Omagh, consumed by an almost incomprehensible grief, began burying its dead on Tuesday. After 30 years of often extreme violence, how deeply, how tragically ironic that the worst attack in the history of Northern Ireland comes a scant four months after the most hopeful political development ever.
Despite the bombing, which killed 28 people and wounded more than 200 others, Catholic and Protestant alike, the peace deal signed on Good Friday remains the best hope for long-term peace in the North. The subsequent Drumcree crisis could not derail the process it set in motion. Neither could the loyalist firebombing that claimed the lives of the three Quinn brothers. Nor could the bombing two weeks ago in Banbridge, Co. Down, that injured 35.
Why? Because politicians, responding to the public’s deep yearning for peace, and perhaps their own as well, have shown a welcome determination to keep it on track. That level of commitment is needed now more than ever.
Perhaps because the public revulsion was so great, it was a full three days after the Omagh attack before anyone claimed responsibility for its deadly result. To the surprise of no one, the bombers are members of the so-called Real IRA, a splinter group made up of Provisional IRA dissidents who are linked to the 32 County Sovereignty Committee. An official for the committee, which can claim almost no political mandate, is Bernadette Sands McKevitt, sister of the late hunger striker Bobby Sands and wife of Mickey McKevitt, the former Provisional IRA quartermaster. Last November, McKevitt and several other leading Provos, including Val Lynch, the chief engineer, defected over the Provisionals’ embrace of the peace process. With the Provos’ chief bombmaker now working side-by-side with the man who knows where the weapons are hidden, it’s no wonder that security forces on both sides of the border have feared the new group’s capacity for mayhem.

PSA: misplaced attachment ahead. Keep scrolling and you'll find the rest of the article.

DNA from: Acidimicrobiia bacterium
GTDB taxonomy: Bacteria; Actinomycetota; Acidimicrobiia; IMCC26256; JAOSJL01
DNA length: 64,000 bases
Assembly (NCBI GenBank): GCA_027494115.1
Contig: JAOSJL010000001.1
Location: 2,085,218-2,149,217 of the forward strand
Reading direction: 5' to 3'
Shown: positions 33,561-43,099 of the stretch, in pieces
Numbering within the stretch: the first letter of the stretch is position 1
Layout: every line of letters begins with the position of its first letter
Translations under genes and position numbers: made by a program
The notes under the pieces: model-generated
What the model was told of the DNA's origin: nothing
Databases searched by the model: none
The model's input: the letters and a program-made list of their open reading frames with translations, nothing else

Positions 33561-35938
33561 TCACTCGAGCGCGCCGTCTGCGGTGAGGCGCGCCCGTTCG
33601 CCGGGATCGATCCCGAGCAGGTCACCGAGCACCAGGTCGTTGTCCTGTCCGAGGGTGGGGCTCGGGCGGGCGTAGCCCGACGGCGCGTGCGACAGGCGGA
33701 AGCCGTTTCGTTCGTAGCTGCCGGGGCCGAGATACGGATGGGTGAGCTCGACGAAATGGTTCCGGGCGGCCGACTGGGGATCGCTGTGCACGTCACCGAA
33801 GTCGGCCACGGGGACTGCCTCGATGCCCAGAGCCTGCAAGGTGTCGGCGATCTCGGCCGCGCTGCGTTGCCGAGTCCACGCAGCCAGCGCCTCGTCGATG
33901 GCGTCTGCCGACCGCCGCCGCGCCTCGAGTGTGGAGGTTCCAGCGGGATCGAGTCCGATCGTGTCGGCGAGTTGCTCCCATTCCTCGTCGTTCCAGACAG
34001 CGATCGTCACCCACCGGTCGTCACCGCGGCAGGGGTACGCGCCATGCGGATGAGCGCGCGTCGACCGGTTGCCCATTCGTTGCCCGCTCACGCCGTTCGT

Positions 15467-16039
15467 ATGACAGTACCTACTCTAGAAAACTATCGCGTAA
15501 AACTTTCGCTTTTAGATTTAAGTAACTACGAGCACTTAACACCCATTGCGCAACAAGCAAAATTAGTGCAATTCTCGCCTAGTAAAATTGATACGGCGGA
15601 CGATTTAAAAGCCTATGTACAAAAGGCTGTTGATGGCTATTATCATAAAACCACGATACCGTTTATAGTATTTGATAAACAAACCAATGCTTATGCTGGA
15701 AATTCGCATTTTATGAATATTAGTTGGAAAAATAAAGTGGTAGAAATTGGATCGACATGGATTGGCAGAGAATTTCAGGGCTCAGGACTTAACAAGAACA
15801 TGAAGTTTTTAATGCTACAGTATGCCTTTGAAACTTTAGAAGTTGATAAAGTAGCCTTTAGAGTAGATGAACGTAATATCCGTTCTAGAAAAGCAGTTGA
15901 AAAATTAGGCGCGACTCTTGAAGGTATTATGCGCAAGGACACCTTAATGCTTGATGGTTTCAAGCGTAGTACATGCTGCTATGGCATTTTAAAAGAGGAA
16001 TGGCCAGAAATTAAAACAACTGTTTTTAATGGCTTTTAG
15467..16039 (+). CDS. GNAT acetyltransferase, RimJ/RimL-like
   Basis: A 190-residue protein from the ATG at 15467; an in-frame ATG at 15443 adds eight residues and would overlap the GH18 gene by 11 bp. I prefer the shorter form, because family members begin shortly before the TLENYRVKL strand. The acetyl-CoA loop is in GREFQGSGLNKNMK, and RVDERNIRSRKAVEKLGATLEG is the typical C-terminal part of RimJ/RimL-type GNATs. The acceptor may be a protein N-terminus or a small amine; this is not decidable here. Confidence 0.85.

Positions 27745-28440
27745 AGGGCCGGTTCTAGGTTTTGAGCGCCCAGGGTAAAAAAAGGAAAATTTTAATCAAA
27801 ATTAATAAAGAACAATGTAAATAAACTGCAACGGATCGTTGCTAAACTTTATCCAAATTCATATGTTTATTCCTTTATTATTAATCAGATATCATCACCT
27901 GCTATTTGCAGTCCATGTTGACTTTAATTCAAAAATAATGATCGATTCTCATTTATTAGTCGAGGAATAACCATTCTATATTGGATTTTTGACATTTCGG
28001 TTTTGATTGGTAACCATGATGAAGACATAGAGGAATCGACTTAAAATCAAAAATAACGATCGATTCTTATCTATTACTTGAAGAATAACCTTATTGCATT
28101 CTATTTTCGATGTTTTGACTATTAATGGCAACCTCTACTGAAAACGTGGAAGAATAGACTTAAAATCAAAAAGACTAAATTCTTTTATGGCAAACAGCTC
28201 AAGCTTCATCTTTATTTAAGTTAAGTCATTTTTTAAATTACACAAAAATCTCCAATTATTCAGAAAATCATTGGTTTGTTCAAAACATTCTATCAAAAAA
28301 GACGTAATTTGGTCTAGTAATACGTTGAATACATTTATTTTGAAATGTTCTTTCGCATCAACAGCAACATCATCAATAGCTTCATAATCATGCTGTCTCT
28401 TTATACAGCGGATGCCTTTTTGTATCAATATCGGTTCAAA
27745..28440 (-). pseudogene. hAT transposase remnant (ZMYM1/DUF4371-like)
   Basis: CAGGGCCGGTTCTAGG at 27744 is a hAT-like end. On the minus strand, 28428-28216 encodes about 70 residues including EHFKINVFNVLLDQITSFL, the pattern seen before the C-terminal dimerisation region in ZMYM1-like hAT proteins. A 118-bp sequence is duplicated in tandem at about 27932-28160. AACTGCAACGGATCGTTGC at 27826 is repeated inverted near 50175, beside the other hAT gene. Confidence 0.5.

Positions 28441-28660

Indeed, the Real IRA has been busy, if not, until Saturday at least, particularly deadly. A number of attacks in recent months have been attributed to the group, including the one two weeks earlier in Banbridge that, like the Omagh attack, involved a 500-pound car bomb.
But if the Real IRA — or "True IRA," as it is also known — is a lethal organization, it is one with few friends. For one thing, U.S. support, the kind so vital to the Provos, is scant. And the public outcry over the Omagh attack continues to resonate throughout Ireland and the rest of a horrified world. Among those expressing his revulsion was Gerry Adams, the Sinn Fein president, who for so long issued mealy-mouthed apologias for the atrocities committed by the Provos. His condemnation is welcome, if somewhat overdue.
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There is, of course, a possibility that the Omagh bombing will send the North into a violent tailspin, but that seems an unlikely result — at least for the moment. The Irish National Liberation Army, for its part, is poised to call a halt to its resistance to the peace process. And for months most loyalist paramilitary groups have demonstrated an admirable restraint that seems stronger with each passing day.
What’s more likely to happen is that the Omagh bombers will be hunted as though by a pack of jackals. Indeed, their attack was not so much against Britain’s presence in Northern Ireland but against an innocent town and its people. In a larger sense, it was also an attack against the peace process itself, a process embraced North and South, and for which many on both sides of divide have taken great personal and political risks.
There is reason to hope, therefore, that some good will spring from this overwhelming tragedy. If nothing else, if there is no retaliation, the Omagh bombing could well obliterate violent republican resistance to the Good Friday deal and cement the loyalist cease-fire. If that is the case, the victims of Omagh will not have died in vain.